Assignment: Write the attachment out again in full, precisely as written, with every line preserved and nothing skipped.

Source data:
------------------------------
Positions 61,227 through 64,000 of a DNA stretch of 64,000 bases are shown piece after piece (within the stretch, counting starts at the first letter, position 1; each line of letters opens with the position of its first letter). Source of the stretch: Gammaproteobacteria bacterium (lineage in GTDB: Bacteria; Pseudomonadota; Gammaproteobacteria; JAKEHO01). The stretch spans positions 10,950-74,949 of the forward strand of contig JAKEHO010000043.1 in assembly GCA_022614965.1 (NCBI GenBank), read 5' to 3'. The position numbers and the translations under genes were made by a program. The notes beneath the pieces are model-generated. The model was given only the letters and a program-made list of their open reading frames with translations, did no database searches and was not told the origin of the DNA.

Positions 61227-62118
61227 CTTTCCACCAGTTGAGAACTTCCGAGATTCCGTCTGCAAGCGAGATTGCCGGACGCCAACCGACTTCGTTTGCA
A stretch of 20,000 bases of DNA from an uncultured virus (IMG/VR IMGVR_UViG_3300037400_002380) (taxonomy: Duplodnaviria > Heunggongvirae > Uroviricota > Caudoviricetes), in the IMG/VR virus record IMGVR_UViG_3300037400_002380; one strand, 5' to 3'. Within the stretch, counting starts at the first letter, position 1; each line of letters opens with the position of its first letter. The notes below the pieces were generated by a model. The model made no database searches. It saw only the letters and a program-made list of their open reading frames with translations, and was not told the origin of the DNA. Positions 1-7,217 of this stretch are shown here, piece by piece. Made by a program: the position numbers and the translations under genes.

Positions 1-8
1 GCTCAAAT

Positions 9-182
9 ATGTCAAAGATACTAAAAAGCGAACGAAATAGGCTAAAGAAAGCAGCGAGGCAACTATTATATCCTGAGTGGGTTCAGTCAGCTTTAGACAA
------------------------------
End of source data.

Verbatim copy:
Positions 61,227 through 64,000 of a DNA stretch of 64,000 bases are shown piece after piece (within the stretch, counting starts at the first letter, position 1; each line of letters opens with the position of its first letter). Source of the stretch: Gammaproteobacteria bacterium (lineage in GTDB: Bacteria; Pseudomonadota; Gammaproteobacteria; JAKEHO01). The stretch spans positions 10,950-74,949 of the forward strand of contig JAKEHO010000043.1 in assembly GCA_022614965.1 (NCBI GenBank), read 5' to 3'. The position numbers and the translations under genes were made by a program. The notes beneath the pieces are model-generated. The model was given only the letters and a program-made list of their open reading frames with translations, did no database searches and was not told the origin of the DNA.

Positions 61227-62118
61227 CTTTCCACCAGTTGAGAACTTCCGAGATTCCGTCTGCAAGCGAGATTGCCGGACGCCAACCGACTTCGTTTGCA
A stretch of 20,000 bases of DNA from an uncultured virus (IMG/VR IMGVR_UViG_3300037400_002380) (taxonomy: Duplodnaviria > Heunggongvirae > Uroviricota > Caudoviricetes), in the IMG/VR virus record IMGVR_UViG_3300037400_002380; one strand, 5' to 3'. Within the stretch, counting starts at the first letter, position 1; each line of letters opens with the position of its first letter. The notes below the pieces were generated by a model. The model made no database searches. It saw only the letters and a program-made list of their open reading frames with translations, and was not told the origin of the DNA. Positions 1-7,217 of this stretch are shown here, piece by piece. Made by a program: the position numbers and the translations under genes.

Positions 1-8
1 GCTCAAAT

Positions 9-182
9 ATGTCAAAGATACTAAAAAGCGAACGAAATAGGCTAAAGAAAGCAGCGAGGCAACTATTATATCCTGAGTGGGTTCAGTCAGCTTTAGACAA